Dean nodded, but didn't turn around. His hand itched for his weapon, left leaning against the wall in an effort to at least look like he was handling things. He lifted it to his face instead, trying to pretend that it wasn't shaking when he ran it over his beard.

"Hey. You want to shave, now?" The man who claimed to be Sam circled him, his enormous forehead wrinkling as he held out his hand. "You're shaking."

Dean flinched away. "Don't."

The man's face fell right along with his hand. "Okay. It's okay, Dean. It's me, okay? I just want to help."

"I'll clean up in here," Jody said from somewhere behind them. From the way the man looked up, Dean thought maybe he'd forgotten she was there.

That was dangerous. That kind of forgetting would get you killed.

"Thanks," the man said, a wobble in his voice. He looked back down at Dean. "We don't have to do this now. You're still freaked. I get it."

Dean scowled. "I'm not afraid of you."

"I know, I know," the man said hurriedly. "I mean, why would you be? I'm Sam. I'm your brother."

Dean searched his face, taking in the broad sweep of his nose, the mole under his eye, the way his cheeks dimpled when he gave Dean that strained, hopeful smile. The prissy tilt of his lips when he got concerned. He flinched again, something deep inside him recoiling. The man's face fell again, and Dean felt a surge in his chest. He didn't like seeing the man's face do that. It hurt. "Yeah," he said, and tried to sound like he meant it. "You want to -- to shave me."

"Safety razor," the man said. "And a pair of scissors. Totally safe, man, I promise."

The man was staring at him, his eyes all hopeful. Dean had to look away. "It's not. It's not you." He focused on the man's chin, the slight cleft. "I can't remember Bobby, either." The man's lips pursed, and he twitched his head in the barest of shakes. Dean realized he knew the man was going to do that. "I couldn't tell you what Mom or Dad looked like, or Lisa or Ben."

"Dean." The man ducked his head, and Dean was suddenly looking him in the eye again. "What happened to you, over there?"

"Monsters." Dean lifted his chin, the defiant spirit that had kept him moving with no back-up on a half-chewed knee demanding that he face this one head on, too. "All of them, all the vampires, werewolves, skinwalkers, you name it. Some of them got into your head. Like the djinn. Or the shapeshifters."

The man's eyes widened. "They used me against you."

"Had to learn that the hard way."

"You forgot us."

"I remember some of it." Dean looked away again, shrugging. "Your hair's right. Your build."

The man who really probably was Sam turned away, pushing his hands up into his hair. "Jesus."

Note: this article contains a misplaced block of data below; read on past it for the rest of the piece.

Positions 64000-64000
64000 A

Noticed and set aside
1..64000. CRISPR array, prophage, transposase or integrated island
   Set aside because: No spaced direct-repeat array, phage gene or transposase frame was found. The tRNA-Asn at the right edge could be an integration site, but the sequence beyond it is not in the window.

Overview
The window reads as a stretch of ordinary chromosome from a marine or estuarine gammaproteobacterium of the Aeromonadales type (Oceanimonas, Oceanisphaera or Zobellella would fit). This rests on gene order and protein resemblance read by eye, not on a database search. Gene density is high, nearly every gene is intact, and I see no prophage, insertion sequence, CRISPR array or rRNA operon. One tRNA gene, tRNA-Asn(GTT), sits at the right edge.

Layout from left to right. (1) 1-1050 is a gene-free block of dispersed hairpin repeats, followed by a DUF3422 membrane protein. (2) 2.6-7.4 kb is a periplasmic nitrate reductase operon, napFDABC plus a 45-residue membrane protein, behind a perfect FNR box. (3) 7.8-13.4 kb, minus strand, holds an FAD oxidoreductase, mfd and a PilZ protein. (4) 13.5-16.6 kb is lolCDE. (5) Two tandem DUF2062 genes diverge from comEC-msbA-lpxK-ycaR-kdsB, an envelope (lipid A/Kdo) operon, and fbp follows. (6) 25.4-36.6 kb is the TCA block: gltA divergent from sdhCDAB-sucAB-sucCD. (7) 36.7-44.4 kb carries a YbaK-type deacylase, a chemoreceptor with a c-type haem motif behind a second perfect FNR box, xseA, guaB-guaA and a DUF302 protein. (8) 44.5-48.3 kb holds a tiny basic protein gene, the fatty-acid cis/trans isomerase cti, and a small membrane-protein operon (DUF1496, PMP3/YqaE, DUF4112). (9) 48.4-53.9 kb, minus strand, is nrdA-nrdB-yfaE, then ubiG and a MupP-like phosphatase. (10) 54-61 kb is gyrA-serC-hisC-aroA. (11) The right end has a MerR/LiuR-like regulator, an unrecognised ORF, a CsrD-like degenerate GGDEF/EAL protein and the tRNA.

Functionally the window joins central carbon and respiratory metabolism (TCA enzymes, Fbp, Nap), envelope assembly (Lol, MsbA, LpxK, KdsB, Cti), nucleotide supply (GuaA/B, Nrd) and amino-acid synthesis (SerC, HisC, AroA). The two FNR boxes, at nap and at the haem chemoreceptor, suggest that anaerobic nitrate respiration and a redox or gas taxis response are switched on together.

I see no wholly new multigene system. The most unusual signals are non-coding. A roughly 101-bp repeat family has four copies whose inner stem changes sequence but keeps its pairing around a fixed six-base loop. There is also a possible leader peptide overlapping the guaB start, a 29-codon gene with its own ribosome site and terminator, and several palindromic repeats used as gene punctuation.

"Cas did it," Dean said, suddenly desperate to get the man to understand. "I couldn't do it by myself and they just kept coming wearing your face, so Cas took it out. He was going to put it back, just as soon as we got out."

"We'll pull him out." Sam turned back around, pacing now. "I've got the spell, now. Maybe -- maybe Meg has something. Or the hospital. We can --"

"He's dead," Dean said. Sam froze.

"He's not," he said. "He never is, not really. He's come back more times than either of us."

Dean looked away.

"Well, you can -- you can learn, right? He cut me out of your brain, but you'll know me now. You'll recognize me. I'm right here."

Dean tugged at his beard. "I don't know."

"You don't know?" Sam's voice rose, and Dean leaned away. He heard him breathing hard, trying to resettle himself. "Okay. It's okay. We'll just -- we'll figure this out. You just got back, you need to rest."

"Yeah," Dean said. "Sure. We'll figure something out."

*
Dean rested for a week. He spent most of the first few days either sleeping, or wandering the cabin, touching everything he could get his hands on that wasn't Sam. He dug his fingers into the blankets and towels, shuffled barefoot over the hardwood floor and the rugs. By the third day, he stopped flinching when Sam got up too fast, and by the fourth, he could go to the bathroom without bringing his polearm along. On day five, he turned on the tv and started flipping channels, occasionally calling out questions about the latest celebrity gossip, or the presidential campaign. He knew every celebrity on sight, could even properly identify Mitt Romney from a crowd.

But if Sam left the cabin for any longer than it took to help Jody bring in the groceries, he had to identify himself all over again.

He knew he shouldn't be offended. Dean remembered Jody, remembered all the celebrities, because they didn't mean anything to him. A monster wearing Jody's face would at most be a little sad. A monster wearing Romney's would get a terrible joke about politicians. A monster wearing Sam's, and Dean would hesitate. He'd get angry. He'd have all sorts of emotional reactions that could get him killed. Dean had forgotten Sam because he loved him.